Economists forecast that weekly applications increased to a seasonally adjusted 280,000, according to a survey by the data firm FactSet. That would reverse much of the previous week's sharp decline, when applications fell 20,000 to 268,000.The number:
Fewer Americans applied for unemployment benefits over the past four weeks than at any time in almost 15 years, signaling underlying strength in the labor market even as hiring cooled last month. From mid-March through the seven days ended April 4, jobless claims averaged 282,250 a week, the lowest since June 2000, a Labor Department report showed Thursday in Washington. Applications over the latest week climbed by 14,000 to 281,000. The median forecast of 45 economists surveyed by Bloomberg called for 283,000.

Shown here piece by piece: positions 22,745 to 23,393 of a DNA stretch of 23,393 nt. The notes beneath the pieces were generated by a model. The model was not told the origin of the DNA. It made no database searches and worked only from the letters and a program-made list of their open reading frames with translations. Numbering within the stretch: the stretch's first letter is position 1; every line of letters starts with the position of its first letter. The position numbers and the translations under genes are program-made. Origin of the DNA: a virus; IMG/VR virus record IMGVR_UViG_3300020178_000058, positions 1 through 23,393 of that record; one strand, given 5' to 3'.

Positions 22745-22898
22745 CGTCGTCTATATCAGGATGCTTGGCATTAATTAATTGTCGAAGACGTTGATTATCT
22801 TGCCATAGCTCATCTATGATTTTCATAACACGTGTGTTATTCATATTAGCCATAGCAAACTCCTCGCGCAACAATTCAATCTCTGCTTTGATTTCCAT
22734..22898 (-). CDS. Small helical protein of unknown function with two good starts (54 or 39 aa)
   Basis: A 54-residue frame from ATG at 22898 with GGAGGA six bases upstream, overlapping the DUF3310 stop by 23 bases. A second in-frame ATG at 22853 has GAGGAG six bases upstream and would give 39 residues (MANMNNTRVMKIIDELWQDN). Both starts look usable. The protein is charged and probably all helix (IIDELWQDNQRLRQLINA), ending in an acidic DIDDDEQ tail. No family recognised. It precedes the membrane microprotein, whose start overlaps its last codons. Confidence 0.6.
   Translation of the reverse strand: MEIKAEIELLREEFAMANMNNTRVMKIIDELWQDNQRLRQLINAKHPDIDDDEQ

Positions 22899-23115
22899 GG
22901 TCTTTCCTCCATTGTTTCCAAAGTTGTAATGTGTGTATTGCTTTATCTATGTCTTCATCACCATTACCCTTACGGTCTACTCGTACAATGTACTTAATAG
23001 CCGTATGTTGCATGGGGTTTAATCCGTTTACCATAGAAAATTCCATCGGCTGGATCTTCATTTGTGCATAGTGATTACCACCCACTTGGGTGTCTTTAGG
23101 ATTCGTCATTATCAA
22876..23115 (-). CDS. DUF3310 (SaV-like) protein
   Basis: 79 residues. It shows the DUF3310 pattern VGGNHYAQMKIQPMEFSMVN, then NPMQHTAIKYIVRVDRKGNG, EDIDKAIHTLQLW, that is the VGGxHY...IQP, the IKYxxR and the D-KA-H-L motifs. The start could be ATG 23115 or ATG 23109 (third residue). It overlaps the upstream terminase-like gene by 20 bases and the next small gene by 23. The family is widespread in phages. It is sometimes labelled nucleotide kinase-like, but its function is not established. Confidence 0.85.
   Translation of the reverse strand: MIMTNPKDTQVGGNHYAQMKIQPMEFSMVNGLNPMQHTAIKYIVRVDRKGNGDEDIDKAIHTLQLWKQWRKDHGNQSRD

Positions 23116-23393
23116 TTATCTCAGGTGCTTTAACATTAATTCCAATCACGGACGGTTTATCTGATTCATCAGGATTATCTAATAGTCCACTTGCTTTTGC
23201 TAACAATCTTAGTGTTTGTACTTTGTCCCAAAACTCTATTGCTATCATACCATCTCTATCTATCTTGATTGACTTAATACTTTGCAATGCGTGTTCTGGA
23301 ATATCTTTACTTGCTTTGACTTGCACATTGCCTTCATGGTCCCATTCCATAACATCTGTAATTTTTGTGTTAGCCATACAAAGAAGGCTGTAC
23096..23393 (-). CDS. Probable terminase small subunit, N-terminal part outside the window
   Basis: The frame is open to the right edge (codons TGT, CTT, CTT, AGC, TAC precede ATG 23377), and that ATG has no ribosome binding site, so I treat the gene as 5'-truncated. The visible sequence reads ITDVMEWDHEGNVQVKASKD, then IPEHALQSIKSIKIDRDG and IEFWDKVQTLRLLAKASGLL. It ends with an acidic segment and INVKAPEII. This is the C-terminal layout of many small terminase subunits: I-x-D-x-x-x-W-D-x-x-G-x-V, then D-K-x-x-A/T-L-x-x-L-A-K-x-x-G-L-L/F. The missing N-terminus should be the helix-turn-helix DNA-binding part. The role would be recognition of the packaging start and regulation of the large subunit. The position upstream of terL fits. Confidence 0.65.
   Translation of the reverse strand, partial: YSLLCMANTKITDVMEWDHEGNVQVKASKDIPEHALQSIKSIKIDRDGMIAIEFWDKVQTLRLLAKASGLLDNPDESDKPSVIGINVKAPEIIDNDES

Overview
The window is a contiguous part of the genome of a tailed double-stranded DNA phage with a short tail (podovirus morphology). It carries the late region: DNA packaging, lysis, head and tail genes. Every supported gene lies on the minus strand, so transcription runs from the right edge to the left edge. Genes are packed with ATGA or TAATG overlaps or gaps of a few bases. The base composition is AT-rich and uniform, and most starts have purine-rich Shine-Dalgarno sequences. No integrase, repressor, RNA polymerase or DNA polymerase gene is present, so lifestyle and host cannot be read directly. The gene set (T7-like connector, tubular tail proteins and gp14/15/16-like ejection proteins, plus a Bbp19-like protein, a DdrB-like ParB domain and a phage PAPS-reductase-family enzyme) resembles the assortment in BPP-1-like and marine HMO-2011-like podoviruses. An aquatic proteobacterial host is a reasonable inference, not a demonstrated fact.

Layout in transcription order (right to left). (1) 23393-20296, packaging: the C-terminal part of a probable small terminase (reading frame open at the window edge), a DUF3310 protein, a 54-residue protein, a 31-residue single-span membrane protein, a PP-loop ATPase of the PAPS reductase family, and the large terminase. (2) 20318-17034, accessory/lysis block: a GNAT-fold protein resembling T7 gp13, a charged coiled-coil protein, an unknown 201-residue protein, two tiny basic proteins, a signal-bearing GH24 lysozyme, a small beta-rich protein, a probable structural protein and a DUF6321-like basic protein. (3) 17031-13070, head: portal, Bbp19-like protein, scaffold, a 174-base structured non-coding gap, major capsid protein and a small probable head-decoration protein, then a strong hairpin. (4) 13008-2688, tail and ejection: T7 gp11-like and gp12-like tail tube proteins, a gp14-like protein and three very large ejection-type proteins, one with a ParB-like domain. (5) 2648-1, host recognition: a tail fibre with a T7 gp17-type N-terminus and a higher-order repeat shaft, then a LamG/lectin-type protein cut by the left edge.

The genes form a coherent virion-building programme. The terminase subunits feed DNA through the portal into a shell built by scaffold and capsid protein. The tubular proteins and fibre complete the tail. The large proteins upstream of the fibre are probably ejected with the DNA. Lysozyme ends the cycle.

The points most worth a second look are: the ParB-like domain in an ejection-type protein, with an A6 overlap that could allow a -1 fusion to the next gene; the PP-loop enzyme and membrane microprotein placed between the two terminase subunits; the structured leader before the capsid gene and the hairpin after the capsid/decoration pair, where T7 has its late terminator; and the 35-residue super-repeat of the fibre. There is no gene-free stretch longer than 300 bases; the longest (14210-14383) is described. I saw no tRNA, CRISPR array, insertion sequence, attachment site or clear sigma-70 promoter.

The Labor Department revised the prior week’s reading to 267,000, matching the lowest since April 2000, from an initially reported 268,000.
This is incredibly interesting: it suggests the downturn in the energy sector is nowhere as bad as anticipated. Just one of many story lines.No states were estimated last week and there was nothing unusual in the data, a Labor Department spokesman said as the report was released to the press.
However, note the spin: the lede was all about the "average" -- something I had never seen before. Of course, if the average was the lowest level seen in 15 years it should have been the lede, but hidden in the report: applications actually by 14,000 last week, which is a pretty healthy rise -- considering the gazillions in stimulus and eight years into the recovery.